“You prepare a table before me in the presence of my enemies; you anoint my head with oil; my cup overflows” (Psalm 23:5).
These promises are the true present of Christmas. The crushing precedes the overflowing. So even when bad news comes, we can know it’s a precursor to the Good News. And we can draw near to God, open His gift of covenant, even if we come to Him belly crawling and bloody. Because He is near the broken hearted, and His blood heals and saves and sustains us (James 4:8, Psalm 34:18, Revelation 12:11).
And we rejoice that the Creator of the universe stoops low to hear our prayers, to answer us and tell us great and unsearchable things in the mystery of His salvation (Psalm 86:7, Jeremiah 33:3).
Fight the bad news with the Good News. Drink from the well that never runs dry (John 4:14). Extinguish the enemy’s fiery attacks with the rivers of living water that flow deep from within you (John 7:38).
When things feel more hellish than holy, when you’re weak like the woman bleeding out, drained by what’s been done or undone or will never be done, when you’re just reaching for the hem of Jesus - remember Bethlehem. That nothing special place, the House of Bread that became the birthplace for the Bread of Life. Remember the One who hems us in, behind us and before us, and Who lays His hand of blessing – not condemnation - on us (Psalm 139:5, Romans 8:1).
On these advent days, when we’re rehearsing in our own hearts what or Who we’re waiting for, let's remind ourselves of the Rescuer who came - and who still comes - for us. The God baby came squealing, and I just want to scream for God to come again, to relieve us from this world that caws cruelty like a crow.
But until then, we wait. We watch and we work for Him, abiding in Him. We become Bethlehem, the place where blessing is birthed, and hearts are fed because we’re sharing the Good News and Jesus is working miracles through every morsel and crumb we have to offer.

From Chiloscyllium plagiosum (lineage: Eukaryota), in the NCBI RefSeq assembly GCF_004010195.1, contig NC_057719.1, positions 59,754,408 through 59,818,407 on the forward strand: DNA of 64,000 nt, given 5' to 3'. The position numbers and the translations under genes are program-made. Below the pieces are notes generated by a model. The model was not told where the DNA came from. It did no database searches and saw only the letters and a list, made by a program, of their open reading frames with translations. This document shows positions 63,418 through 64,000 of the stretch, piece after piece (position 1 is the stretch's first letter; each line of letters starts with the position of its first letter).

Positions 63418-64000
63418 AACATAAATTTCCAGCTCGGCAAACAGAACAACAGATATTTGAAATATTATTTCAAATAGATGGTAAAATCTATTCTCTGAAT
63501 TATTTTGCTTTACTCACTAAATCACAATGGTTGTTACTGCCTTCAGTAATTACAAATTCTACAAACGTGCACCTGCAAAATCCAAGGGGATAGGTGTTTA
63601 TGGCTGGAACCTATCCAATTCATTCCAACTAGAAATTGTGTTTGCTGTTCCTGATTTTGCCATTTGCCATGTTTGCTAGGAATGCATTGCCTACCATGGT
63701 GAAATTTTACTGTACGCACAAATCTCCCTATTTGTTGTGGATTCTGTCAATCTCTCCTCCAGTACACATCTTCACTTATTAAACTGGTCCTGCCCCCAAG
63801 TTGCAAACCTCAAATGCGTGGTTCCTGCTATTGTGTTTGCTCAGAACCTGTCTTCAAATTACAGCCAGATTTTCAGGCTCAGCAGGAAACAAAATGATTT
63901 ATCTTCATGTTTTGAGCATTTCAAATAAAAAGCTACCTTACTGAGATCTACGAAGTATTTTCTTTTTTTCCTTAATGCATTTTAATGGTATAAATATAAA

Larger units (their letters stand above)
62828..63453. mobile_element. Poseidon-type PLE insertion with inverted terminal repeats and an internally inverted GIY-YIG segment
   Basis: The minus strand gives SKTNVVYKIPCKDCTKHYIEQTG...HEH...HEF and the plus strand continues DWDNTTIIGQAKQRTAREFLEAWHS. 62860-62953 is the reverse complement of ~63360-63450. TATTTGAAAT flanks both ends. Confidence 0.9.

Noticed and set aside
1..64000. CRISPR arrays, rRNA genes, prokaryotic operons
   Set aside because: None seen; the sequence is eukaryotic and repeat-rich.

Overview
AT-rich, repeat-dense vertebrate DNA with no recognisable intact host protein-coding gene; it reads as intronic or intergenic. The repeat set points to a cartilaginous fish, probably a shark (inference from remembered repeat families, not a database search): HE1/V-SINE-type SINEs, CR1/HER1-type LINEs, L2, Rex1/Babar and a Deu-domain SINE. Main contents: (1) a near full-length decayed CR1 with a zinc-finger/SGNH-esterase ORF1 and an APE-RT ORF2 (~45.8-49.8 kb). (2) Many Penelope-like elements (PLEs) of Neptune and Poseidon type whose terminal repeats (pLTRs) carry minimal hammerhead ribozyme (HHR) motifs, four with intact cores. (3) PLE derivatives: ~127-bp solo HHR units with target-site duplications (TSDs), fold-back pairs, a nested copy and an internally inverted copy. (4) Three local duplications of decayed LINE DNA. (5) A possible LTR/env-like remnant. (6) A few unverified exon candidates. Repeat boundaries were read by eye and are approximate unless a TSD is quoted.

Jesus will come again, making our darkness like morning (Job 11:17). And even now, His mercies are new every morning because great is Thy faithfulness (Lamentations 3:23). And I wave the white flag to surrender and agree with everything in me when everything else disagrees, “Only goodness and faithful love will pursue meall the days of my life” (Psalm 23:6).
Because Jesus, the Messiah, is the One who came and is the One who does the pursuing, even as the bad news keeps pursuing you. And yeah, the enemy may bruise your heel but remember - Jesus crushed his head (Genesis 3:15). His Good News doesn’t run out.
And, of course the enemy works in the dirt, where pits are made and dirt is slung and issues get muddy. But we fight the bad news with the Good News. How else could we dig our way out? Only by digging deep into His Word, each verse a seed, each promise a step to a ladder lifting us closer and closer to Him - the Root of Jesse, the Good Shepherd, the Good News, the Word who became flesh and made His dwelling among us (Isaiah 11:10, John 1:14).
And I set the Good News before me, again and again and again, letting the gospel go round and round my own broken heart until it is bound to His. And Jesus brings resurrection, raises my heart and mind and soul and strength right up, as sure as the rising sun.
The One who let Mary hold Him while He was holding the whole world, holds and keeps us now. The Good News fights our bad news for us.
He comforts and assures us.
He lingers with us in our laments.
Jesus abides in us as we abide in Him. And I can find rest and peace in His promises.
“And I will dwell in the house of the Lord as long as I live” (Psalm 23:7).
When you just can’t take another ounce of bad news, fight back in faith, for the good fight of your faith. Jesus, the Lord of Heaven’s Army, is holding the shield of faith for you.
Take hold of the eternal life to which you have been called, when parts of life are spiraling and being snatched away (I Timothy 6:12). Boldly proclaim that even when the little girl dies, the teenager loses a limb, the relationship severs, the mama leaves her babies and the old man’s race is complete, those of us who are in Christ can never be snatched from His nail-scarred hands (John 10:28).
And I press on to take hold of the Good News for which Christ Jesus took hold of me (Philippians 3:12).
And we rejoice, because this is not our home. The best is yet to come. This is the very best news.